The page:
Salvador, Bahia--Brazil's most African region--is said to have the country's most creative Carnival. As with Recife's Carnival, it's a highly participatory affair that unfolds in various parts of the city. The central action is a procession of semi-truck size sound systems called trios electricos. In the old days, there was simply a trio of musicians performing atop each of these rolling parties. But these days, large bands play, blasting out their melodious pulsing sound to all within earshot. Each of these booming mammoths is surrounded by a cadre of fans associated with the band or afro bloco up top. These folks form a rope line that serves to clear a small perimeter around the trio as it moves slowly through the city streets. And I mean slowly. It can take 30 minutes for one trio electrico to pass you.
The procession begins at the tip of Salvador's peninsula, near its iconic lighthouse. The legendary afro bloco Olodum led the procession this year, moving past the prime camarotes (party boxes), notably Expresso 2222, hosted by the esteemed composer of a classic song by the same name, Gilberto Gil!
The crowding in this part of Salvador quickly becomes intense. By nightfall, there can be scuffles on the rope lines surrounding the trucks as those manning the lines force their way through the dense river of people. I saw one young beer seller bravely battling to hold his position as people around him were being literally lifted off the ground when one trio turned the first corner just a little too widely.
For all this, the crowds stay happy, drinking beer and caipirinhas, and frequently breaking out into song when the year's big hits and favorite old songs blast out. The characteristic dancing in these jam-packed surroundings involved jumping straight up and down. Really, there's no other option if one wants to move. Hence the term for these street celebrants: pipoco or "popcorn."
These days, Salvador's Carnival is extremely well policed as pods of policemen snake through the crowds, all in touch with one another by walkie talkies. If you have a problem, the street posts are marked with codes that pinpoint your location, and help can be quickly on the way.
While the day-and-night-long parade of trios electricos draws the biggest crowds at Salvador's carnival, there is arguably more fun to be had in the old city, Pelourinho, where drum and brass ensembles parade on foot through elegant, colorful colonial-era buildings. This is the true home of blocos like Olodum, Ile Aye and these days, a number of all-female blocos, such as Banda Didá.
Here, as in Recife's carnival, the crowds are less intense and it's a family-friendly vibe, with lots of kids spraying each other with foam and glitter. There are also a number of stages where well-known bands perform, some of them set away from the street and quite isolated from the general din of Carnival. There are many options, enough to keep the party going for days, as it does every year in February.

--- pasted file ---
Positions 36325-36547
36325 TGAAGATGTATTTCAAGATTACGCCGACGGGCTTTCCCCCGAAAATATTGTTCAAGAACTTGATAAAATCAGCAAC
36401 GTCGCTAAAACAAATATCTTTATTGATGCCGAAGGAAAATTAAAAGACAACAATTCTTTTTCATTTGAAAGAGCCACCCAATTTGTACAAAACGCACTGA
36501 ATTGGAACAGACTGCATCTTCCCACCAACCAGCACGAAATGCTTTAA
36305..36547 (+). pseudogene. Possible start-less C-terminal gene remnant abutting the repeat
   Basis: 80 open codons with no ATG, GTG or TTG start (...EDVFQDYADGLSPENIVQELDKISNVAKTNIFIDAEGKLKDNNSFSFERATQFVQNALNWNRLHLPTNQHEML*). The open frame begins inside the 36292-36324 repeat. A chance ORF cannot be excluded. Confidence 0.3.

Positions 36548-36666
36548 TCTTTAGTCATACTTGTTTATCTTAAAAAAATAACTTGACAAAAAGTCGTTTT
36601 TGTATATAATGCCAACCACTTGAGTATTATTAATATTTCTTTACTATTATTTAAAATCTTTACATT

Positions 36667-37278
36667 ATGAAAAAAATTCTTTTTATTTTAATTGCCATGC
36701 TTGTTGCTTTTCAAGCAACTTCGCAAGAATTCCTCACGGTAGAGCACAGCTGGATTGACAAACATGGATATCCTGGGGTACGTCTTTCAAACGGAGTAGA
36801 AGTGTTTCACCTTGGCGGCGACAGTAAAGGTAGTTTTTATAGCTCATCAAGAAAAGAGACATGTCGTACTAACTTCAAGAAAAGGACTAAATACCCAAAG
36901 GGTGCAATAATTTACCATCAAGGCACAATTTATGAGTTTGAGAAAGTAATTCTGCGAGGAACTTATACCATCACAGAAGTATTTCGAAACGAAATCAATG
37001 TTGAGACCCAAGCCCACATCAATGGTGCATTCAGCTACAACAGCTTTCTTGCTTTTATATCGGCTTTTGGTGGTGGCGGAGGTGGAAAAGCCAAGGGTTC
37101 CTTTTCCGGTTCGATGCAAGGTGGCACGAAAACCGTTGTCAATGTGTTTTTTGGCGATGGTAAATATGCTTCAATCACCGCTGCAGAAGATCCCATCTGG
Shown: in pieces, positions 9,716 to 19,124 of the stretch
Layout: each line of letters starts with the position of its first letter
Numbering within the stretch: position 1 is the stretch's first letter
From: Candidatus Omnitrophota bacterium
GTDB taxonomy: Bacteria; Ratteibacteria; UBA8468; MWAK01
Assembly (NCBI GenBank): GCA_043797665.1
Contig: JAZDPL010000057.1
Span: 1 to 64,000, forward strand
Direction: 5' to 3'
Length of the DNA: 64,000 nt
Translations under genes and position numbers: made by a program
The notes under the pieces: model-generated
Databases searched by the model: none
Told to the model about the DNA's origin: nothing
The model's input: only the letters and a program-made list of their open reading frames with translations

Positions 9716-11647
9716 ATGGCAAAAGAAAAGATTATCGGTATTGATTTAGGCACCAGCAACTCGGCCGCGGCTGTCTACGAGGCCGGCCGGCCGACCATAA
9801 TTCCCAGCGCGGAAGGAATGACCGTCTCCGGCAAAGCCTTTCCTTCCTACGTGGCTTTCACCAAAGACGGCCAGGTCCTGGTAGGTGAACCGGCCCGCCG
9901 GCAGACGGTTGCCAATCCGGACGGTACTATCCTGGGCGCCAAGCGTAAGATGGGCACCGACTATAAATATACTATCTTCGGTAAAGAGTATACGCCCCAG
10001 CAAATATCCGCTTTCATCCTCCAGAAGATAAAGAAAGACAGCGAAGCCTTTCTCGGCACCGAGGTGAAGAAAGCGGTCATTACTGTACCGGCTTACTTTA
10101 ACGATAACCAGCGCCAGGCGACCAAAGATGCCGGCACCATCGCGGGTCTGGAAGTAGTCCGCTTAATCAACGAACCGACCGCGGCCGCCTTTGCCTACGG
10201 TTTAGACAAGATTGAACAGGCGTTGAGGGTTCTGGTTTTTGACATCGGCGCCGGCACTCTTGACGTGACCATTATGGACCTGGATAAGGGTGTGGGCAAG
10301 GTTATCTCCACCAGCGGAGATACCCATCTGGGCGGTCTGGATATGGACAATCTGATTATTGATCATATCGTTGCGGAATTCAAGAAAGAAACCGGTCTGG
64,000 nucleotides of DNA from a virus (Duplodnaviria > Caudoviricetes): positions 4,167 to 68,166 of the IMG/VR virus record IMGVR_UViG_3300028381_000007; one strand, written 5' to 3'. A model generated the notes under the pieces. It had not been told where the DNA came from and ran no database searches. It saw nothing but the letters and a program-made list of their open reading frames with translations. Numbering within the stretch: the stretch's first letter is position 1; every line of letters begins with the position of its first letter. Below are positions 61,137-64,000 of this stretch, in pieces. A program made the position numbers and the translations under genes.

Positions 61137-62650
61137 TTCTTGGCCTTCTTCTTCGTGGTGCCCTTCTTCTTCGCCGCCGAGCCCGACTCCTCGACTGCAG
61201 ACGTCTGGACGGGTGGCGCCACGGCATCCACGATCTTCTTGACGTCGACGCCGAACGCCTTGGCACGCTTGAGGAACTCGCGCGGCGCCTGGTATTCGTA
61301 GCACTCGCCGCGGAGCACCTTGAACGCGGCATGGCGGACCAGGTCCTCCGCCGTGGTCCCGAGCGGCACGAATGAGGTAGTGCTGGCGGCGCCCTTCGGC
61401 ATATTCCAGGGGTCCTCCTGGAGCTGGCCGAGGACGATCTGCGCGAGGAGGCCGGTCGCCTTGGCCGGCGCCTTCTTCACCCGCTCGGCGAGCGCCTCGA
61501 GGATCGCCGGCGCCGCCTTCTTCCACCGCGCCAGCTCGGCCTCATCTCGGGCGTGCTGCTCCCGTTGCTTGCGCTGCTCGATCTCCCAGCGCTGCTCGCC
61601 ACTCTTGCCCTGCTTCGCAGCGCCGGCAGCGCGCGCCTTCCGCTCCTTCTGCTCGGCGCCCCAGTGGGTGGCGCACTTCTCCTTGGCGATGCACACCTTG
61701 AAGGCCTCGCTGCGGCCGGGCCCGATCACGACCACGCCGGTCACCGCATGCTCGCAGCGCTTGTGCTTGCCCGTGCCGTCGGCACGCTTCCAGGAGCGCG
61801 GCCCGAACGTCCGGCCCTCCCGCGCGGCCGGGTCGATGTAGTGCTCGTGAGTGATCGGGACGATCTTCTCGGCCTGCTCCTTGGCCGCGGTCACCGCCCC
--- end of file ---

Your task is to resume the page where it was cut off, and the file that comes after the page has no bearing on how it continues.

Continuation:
As one local told me, during the era of the trans-Atlantic slave trade, the bay of Bahia in which Salvador sits "absorbed more enslaved humans than any other port of call during the long course of mankind's history." This resident laments what he sees as the commercialization of Carnival and Carnival pop music--once marketed as samba-reggae or axe. But he also points out that it was the black music of this region that changed Brazil's cultural identity forever, providing the essential seeds of samba, bossa nova and many other musical forms. If you visit Salvador and want to hear more about all this, be sure to visit this gentleman's record store, Cana Brava.
The Bahian love of reggae is impossible to miss. Near the end of one Carnival night, I passed three different stages where three different bands were covering three different Bob Marley songs!
But at the same time, this is an event with an overwhelmingly local vibe and identity. One of the most visible marks of that is the blue and white regalia of the Filhos do Gandhy (Sons of Gandhi), long presided over by Bahian maestro Carlinhos Brown, and these days overseen by Gilberto Gil himself. During his years as Minister of Culture (2003-08), Gil did a lot to enshrine Bahian traditions such as the Filhos in the permanent tapestry of Brazilian culture.
The Filhos are evident throughout the festivities, but on the last day of carnival, they gather in Pelourinho for a night-long parade through the city, en mass dancing and singing to their signature ijexá rhythm, rooted in the distinctive, animating bell pattern of Oxala, the God of Creation in the Candomble religion.
Every year, local artists compete to create the official song of the year's Carnival. The winner is determined only after the end of festivities through a process I cannot say I fully understand. But rest assured, many, many people participate in the choice. This year's winner: "Popa da Bunda" by Psirico featuring Àttoxxá. There's no official video yet, but here's a video of the song made by local street dancers: